In one year, scientists know as much about the virus that is COVID-19 as 50 years of research into influenza

A worldwide effort to survey wildlife and catch how animals are spreading the virus that causes COVID-19 by scientists have yielded awareness that animals can pass the virus to humans and could cause a resurgence after the pandemic subsides.

Scientists have already shown that virus can infect captive and domesticated animals. Cats, dogs, pumas, gorillas and snow leopards in zoos have all been founded, as have farmed mink where outbreaks have shown infected animals can pass the virus back to humans.

Over the past year, scientists have tried to ascertain how credible and grave the risks are. Global efforts are under way to survey wildlife and catch spillovers as soon as possible. Researchers are testing animals from homes, zoos, shelters, veterinary clinics, farms and their surroundings, according to Nature.

If any positive cases are detected, countries immediately notify the World Organisation for Animal Health (OIE), based in Paris. Scientists have used computational models and studied cells and whole animals to identify the species most vulnerable to infection with SARS-CoV-2.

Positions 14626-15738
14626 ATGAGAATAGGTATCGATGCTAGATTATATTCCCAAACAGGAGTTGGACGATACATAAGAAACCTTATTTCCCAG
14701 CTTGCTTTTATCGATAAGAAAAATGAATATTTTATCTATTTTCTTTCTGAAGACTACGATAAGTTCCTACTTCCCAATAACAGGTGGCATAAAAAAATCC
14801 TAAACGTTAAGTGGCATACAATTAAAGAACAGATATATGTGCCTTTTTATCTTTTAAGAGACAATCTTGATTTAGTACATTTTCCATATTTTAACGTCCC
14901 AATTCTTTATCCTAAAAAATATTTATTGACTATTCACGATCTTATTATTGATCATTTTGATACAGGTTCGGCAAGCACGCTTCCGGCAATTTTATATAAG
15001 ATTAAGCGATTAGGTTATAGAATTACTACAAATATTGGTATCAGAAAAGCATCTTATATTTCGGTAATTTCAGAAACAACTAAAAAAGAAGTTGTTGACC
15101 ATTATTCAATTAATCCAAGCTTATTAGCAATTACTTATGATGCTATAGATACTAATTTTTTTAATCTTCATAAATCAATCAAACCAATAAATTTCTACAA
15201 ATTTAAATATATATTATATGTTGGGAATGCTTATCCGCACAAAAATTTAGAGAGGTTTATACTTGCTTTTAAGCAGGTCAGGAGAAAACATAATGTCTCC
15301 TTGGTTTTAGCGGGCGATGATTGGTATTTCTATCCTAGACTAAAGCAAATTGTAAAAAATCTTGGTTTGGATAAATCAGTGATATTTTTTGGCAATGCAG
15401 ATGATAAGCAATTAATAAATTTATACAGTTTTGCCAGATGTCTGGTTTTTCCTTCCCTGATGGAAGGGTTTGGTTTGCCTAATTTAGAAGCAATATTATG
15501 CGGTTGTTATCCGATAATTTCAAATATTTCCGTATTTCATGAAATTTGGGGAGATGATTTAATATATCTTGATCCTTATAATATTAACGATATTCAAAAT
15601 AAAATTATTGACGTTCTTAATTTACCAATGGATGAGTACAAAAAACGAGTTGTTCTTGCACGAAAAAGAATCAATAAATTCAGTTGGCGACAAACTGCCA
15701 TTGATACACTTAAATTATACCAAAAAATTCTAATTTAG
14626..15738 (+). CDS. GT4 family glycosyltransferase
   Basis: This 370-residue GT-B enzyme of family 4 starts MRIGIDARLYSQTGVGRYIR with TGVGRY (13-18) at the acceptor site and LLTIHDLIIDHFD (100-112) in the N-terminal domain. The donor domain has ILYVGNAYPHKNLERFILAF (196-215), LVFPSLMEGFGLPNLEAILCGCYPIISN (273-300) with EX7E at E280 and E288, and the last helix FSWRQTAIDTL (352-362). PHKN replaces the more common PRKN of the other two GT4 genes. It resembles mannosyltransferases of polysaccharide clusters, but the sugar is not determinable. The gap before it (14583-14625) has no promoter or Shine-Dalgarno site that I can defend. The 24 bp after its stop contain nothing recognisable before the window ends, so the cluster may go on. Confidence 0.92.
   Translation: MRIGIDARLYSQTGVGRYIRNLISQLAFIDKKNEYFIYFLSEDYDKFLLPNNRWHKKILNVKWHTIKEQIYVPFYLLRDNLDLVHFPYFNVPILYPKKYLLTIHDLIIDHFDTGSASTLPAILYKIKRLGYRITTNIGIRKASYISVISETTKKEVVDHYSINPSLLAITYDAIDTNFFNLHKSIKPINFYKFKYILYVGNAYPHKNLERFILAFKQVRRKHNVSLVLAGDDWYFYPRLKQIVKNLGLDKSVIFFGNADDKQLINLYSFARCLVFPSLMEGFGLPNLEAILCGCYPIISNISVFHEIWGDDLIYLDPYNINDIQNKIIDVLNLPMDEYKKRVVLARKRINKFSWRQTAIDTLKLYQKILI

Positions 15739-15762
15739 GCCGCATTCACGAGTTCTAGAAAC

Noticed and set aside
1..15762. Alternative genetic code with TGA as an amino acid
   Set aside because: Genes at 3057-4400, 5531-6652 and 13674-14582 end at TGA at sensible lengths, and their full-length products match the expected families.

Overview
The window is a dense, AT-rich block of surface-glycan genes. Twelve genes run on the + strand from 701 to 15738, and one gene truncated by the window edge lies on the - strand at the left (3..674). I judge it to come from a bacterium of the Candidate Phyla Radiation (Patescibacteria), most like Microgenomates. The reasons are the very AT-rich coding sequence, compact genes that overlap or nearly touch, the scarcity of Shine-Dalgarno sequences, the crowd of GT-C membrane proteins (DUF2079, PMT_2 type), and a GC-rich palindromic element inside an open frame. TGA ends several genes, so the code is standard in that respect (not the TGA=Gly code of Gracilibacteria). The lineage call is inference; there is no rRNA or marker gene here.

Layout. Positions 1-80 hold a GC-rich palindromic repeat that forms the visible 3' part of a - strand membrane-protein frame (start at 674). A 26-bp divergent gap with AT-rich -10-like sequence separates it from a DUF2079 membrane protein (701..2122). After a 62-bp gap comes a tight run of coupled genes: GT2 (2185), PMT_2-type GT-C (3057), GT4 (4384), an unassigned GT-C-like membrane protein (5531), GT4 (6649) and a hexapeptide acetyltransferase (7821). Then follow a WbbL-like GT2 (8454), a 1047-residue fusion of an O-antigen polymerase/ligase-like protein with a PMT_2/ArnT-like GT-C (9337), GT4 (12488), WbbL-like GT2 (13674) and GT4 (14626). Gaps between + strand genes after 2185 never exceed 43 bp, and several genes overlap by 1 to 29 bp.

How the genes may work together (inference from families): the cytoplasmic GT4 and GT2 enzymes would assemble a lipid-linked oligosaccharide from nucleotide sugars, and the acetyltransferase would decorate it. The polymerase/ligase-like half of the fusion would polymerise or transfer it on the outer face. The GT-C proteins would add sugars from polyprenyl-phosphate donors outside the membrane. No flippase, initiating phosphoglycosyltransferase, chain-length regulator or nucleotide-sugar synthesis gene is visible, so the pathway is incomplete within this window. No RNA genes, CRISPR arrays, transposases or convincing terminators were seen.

The disease is known as COVID-19 but the virus is called severe acute respiratory syndrome coronavirus 2 SARS-CoV-2.

In one year, scientists have collected as much data about the susceptibility of different species to SARS-CoV-2 as was accumulated over the past 50 years for influenza, says Martin Beer, a virologist at the Federal Research Institute for Animal Health in Greifswald, Germany.

Ever since the coronavirus started spreading around the world, scientists have worried that it could leap from people into wild animals. If so, it might lurk in various species, possibly mutate and then resurge in humans even after the pandemic has subsided.

That would bring the tale of SARS-CoV-2 full circle, because wild animals probably brought it to humans in the first place. Strong evidence suggests that the virus originated in horseshoe bats (Rhinolophus spp.), possibly hitching a ride on other animals before infecting people.

In the current stage of the pandemic, with hundreds of thousands of confirmed COVID-19 infections every day, people are still driving transmission of SARS-CoV-2.

But years from now, when community spread has been suppressed, a reservoir of SARS-CoV-2 in free-roaming animals could become a recalcitrant source of new flare-ups.

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